n hundred men, a detachment of one hundred of the Royal Artillery, thirty sailors lent by Commodore Keppel, helpful men as are all of their kind, and four hundred and fifty Virginian militia, excellently fitted for the work before them but much despised by the regular troops. The whole force amounted to about twenty-two hundred men. Fifty Indian warriors, a source of unfailing interest to the bucolic 杭州按摩全套 British soldiers, were also seen


in the camp in all their barbaric finery of paint and feathers; for Braddock, whatever his bigotry in favour of pipe-clay, was far too wise to underrate the value of Indian scouts.

May 3.
June 7.

A long 杭州洗浴大保健 month of delay followed, for the cannon did not arrive until a week later than Braddock, and the arrangements were still backward and confused. The General, doubtless with good reason, railed furiously at the roguery and ill-faith of the contractors; but it is sufficiently evident that what was lacking at headquarters was a talent for organisation. And meanwhile, though Braddock knew it not, events of incalculable moment were going forward elsewhere during those very weeks. The French had not failed to take note of the reinforcements sent by England to America, and had replied by equipping 杭州夜网桑拿体验论坛 a fleet of 杭州御龙道spa eighteen ships and embarking three thousand troops to sail under their convoy to Canada. The departure of this fleet was long delayed, and the dilatory British Government had time to despatch two squadrons to intercept it; but the 杭州桑拿信息大全 French, putting to sea at last in May, contrived to elude the British cruisers and arrived safely at Louisburg and Quebec. Three only of their ships, having lagged behind the rest, found themselves off Cape Race in the presence of Admiral Boscawen’s squadron. The two nations were nominally at peace, but the fleets opened fire, and the engagement ended in the capture of two of the French ships. Whether Newcastle desired it or not, England by this act was irrevocably committed to war.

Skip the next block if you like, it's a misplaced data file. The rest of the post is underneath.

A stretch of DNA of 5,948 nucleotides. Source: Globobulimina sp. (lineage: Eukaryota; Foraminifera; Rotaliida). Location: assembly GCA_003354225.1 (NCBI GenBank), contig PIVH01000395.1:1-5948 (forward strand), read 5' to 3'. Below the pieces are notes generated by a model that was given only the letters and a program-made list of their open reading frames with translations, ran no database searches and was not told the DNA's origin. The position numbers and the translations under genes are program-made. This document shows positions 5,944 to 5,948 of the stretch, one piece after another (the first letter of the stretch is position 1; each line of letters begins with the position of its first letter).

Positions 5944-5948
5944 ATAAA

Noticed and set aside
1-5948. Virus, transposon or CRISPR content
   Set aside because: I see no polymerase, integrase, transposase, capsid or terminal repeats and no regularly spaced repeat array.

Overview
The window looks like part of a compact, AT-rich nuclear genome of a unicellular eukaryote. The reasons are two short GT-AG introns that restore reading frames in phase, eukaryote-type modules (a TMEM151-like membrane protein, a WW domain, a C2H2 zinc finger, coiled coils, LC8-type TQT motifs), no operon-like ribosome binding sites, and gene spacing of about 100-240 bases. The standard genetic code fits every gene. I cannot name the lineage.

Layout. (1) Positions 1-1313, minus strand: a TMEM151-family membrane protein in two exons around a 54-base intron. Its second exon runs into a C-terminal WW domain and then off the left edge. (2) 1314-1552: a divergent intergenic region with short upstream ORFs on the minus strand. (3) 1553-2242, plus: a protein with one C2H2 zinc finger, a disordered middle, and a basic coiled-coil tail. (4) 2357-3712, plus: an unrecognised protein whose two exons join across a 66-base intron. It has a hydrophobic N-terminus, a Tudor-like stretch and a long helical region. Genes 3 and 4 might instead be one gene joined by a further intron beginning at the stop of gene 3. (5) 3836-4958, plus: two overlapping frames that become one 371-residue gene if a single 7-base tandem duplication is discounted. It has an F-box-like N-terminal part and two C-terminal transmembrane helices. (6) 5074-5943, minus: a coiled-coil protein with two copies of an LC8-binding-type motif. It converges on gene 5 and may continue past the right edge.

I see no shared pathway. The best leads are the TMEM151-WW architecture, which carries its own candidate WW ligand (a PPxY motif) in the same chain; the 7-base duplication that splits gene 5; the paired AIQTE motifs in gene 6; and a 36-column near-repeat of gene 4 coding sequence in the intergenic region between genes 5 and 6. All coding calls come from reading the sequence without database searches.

June 10.
June 16.

It was just three days after this action that Braddock’s force moved out of Fort 杭州品茶快餐 Cumberland for its tedious march through the forest. Three hundred axemen led the way to cut and clear the road, which being but twelve feet wide was filled with waggons, pack-horses and artillery, so that the troops were obliged to march in the forest 杭州水疗会所验证 on either hand. Scouts scoured the ground in advance and flanking parties were thrown out against surprise, for Braddock was no mere soldier of the parade-ground. The march was insufferably slow, the horses being weak from want of forage, and the column dragged its length wearily along, “moving always in dampness and shade,”[258] through[273] the gloomy interminable forest. Who can reckon the moral effect wrought on the ignorant and superstitious minds of simple English lads by that dreary trail through the heart of the wilderness? Day after day they toiled on without sight of the 杭州桑拿预约 sun, and night after night over the camp-fire the Provincials filled them with hideous tales of Indian ferocity and assured them, in heavy jest, that they would be beaten.[259] The Forty-eight